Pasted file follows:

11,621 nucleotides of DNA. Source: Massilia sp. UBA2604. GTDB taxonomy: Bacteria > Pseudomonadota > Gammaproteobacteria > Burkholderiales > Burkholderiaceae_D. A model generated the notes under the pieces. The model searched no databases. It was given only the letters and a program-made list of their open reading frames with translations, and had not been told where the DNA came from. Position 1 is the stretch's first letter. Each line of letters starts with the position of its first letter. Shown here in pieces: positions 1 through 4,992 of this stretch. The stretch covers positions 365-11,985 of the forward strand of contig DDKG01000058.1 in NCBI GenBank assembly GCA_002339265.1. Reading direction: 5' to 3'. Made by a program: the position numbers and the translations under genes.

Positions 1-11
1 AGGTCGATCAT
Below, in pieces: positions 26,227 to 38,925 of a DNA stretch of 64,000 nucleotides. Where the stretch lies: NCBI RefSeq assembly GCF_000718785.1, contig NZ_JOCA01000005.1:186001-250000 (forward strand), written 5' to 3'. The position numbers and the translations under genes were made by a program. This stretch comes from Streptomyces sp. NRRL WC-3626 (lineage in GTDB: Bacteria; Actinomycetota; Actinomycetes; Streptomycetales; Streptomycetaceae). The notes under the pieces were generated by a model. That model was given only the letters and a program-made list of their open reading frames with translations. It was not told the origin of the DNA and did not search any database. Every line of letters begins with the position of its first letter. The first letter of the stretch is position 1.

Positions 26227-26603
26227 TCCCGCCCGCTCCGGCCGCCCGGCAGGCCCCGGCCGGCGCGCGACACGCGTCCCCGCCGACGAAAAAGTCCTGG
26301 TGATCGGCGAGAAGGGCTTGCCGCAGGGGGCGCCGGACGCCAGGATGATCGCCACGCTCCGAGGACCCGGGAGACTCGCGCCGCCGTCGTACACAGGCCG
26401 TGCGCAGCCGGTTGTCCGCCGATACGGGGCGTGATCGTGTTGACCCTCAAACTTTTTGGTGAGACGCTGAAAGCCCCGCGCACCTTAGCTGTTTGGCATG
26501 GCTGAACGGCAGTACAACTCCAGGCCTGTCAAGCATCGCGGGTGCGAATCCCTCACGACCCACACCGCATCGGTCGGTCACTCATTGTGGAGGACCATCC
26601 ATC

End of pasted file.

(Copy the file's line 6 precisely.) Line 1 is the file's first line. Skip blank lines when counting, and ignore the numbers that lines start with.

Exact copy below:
26227 TCCCGCCCGCTCCGGCCGCCCGGCAGGCCCCGGCCGGCGCGCGACACGCGTCCCCGCCGACGAAAAAGTCCTGG